Alexander P. Johnstone, general secretary of the Athol YMCA and member of the Athol Selective Service Board, was named draft board chairman to succeed George W. Grant who was appointed to the Worcester Selective Service Appeal Board.

Lyman Woodward, Jr., 21, a fireman first class in the U.S. Navy, was killed in the explosion on Jan. 3 of the destroyer U.S.S. Turner off New York Harbor, according to word received by his parents, Mr. and Mrs. Lyman Woodward of Athol, from the Navy Department. His body has not been recovered. Sailor Woodward was graduated from Athol High School in 1940 and in December of that year enlisted. He was at Pearl Harbor at the time of the Japanese attack.

Joseph H. Benton, assistant manager of the Municipal Department of the First National Bank of Boston, speaking before the joint meeting of the Orange Kiwanis Club in the Orange Chamber of Commerce on “Municipal Finance in the Post-war Period,” pointed out a number of assets the town of Orange has at the beginning of the new year of 1944 and highlighted his address with comparisons showing the unusually good financial condition of the town now compared with a few years ago.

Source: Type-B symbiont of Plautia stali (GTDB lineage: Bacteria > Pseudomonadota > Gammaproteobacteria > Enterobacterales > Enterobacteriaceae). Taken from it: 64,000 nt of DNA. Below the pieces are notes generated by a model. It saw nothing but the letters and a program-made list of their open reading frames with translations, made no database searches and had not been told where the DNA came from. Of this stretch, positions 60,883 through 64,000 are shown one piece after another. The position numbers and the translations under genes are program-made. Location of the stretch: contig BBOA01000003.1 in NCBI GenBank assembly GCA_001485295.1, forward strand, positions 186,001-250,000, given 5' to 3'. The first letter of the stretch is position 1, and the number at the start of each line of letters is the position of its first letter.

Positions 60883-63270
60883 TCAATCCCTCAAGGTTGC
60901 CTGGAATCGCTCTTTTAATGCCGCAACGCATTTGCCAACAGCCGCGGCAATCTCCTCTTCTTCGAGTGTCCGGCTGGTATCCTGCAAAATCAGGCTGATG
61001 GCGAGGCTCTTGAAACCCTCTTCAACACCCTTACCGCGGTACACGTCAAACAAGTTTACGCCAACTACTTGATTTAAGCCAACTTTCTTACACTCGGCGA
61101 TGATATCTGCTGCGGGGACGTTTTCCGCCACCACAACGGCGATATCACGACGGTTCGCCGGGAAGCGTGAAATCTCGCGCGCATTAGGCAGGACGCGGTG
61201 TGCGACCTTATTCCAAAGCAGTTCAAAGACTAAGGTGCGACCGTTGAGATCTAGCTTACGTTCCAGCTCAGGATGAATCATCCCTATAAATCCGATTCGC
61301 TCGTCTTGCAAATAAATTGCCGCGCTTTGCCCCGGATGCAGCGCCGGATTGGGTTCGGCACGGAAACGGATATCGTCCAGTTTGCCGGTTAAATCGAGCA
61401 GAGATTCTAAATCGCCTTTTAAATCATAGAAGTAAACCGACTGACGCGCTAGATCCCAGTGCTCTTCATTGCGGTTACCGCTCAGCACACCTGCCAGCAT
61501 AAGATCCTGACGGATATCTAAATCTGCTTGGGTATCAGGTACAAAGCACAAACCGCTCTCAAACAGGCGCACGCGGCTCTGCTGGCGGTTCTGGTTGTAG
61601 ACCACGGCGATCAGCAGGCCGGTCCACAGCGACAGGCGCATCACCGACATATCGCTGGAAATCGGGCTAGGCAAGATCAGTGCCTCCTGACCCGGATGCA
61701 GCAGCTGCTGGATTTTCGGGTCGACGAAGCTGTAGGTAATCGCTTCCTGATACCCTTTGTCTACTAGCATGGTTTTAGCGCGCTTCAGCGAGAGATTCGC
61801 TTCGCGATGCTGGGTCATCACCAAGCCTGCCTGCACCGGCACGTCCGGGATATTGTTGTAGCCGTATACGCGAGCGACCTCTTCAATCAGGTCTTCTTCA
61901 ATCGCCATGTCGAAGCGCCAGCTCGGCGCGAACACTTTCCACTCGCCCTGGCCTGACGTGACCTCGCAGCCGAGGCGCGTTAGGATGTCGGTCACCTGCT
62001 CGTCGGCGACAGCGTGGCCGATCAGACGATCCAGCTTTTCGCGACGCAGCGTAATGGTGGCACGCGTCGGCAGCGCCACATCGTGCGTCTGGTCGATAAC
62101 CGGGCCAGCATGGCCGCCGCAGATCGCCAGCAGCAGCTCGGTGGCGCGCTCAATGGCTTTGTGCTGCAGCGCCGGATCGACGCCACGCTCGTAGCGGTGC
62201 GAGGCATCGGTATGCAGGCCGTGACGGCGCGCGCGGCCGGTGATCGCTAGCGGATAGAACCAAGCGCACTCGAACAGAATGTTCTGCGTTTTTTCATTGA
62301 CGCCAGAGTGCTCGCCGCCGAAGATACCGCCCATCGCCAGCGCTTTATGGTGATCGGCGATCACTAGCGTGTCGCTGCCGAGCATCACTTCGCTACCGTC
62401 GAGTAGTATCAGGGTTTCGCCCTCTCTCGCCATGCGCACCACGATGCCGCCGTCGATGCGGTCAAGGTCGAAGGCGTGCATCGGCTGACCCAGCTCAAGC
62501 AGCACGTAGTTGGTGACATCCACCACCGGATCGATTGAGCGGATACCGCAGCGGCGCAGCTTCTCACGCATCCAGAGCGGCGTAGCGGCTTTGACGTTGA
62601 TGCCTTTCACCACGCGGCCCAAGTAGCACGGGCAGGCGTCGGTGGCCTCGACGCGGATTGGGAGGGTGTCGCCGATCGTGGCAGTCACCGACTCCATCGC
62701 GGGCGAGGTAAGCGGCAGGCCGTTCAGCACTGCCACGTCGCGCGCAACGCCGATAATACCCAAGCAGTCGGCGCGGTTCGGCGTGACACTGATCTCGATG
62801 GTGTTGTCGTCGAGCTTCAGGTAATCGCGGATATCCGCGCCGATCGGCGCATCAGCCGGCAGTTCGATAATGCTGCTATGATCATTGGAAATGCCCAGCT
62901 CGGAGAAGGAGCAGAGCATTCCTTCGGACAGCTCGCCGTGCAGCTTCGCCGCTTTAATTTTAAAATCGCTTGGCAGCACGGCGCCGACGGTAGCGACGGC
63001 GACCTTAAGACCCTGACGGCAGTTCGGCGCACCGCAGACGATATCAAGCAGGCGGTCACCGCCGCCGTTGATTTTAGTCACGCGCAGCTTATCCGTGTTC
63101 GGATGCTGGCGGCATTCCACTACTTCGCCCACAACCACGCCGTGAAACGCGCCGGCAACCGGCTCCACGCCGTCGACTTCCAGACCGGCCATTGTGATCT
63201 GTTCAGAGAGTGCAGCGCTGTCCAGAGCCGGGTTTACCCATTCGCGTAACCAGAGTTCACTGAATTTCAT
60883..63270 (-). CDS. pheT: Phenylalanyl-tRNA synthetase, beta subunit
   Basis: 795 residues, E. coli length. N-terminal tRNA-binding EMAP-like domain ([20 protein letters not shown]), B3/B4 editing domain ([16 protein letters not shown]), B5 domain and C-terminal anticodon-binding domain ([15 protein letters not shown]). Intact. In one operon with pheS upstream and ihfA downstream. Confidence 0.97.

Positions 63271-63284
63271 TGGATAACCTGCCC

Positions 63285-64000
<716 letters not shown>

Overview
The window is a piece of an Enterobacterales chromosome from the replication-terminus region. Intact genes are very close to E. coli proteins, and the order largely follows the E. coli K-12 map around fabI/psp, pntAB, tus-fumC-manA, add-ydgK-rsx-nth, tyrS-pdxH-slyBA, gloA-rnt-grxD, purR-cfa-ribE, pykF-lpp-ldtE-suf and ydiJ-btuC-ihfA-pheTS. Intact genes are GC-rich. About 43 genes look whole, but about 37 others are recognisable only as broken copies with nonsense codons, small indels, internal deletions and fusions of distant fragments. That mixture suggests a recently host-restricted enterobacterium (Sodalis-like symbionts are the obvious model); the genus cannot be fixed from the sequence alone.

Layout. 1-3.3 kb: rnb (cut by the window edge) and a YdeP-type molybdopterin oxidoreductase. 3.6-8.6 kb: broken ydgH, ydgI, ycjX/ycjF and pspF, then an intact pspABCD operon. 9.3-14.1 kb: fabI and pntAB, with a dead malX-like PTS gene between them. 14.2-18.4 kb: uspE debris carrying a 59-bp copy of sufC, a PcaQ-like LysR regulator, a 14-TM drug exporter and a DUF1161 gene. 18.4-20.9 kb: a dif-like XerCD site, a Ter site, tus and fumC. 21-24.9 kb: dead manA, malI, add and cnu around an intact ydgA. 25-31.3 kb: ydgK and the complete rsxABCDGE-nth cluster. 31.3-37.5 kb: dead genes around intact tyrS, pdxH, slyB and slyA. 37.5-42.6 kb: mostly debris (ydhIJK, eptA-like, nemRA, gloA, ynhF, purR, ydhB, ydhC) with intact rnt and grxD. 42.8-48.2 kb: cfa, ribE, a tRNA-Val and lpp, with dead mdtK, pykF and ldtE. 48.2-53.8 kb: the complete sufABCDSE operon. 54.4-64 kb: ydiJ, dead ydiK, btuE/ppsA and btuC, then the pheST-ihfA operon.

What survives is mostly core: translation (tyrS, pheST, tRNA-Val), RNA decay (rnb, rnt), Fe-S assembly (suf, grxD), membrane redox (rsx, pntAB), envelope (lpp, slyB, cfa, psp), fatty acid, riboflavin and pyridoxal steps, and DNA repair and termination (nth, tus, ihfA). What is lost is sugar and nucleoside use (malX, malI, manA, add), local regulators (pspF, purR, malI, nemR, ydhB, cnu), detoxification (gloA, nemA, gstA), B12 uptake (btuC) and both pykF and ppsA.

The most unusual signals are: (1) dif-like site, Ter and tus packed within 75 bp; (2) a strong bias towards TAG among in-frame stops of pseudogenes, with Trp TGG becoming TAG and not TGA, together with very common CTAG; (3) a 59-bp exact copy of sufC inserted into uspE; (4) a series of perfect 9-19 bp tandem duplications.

Pfc. Charles Underwood of Orange was surprised when he jumped into a foxhole at Kasserine Pass in Tunisia, to find there ahead of him a fellow townsman, Pvt. Robert Pelletier. Neither knew the other was in North Africa. Both had jumped into the same place for protection from a German dive bomber. Underwood recently completed a furlough in Orange after being hospitalized since last June.

Leavitt Machine Company, East River Street, Orange, advertises help wanted for night work, five nights per week — 65 hours, with a 10 percent bonus.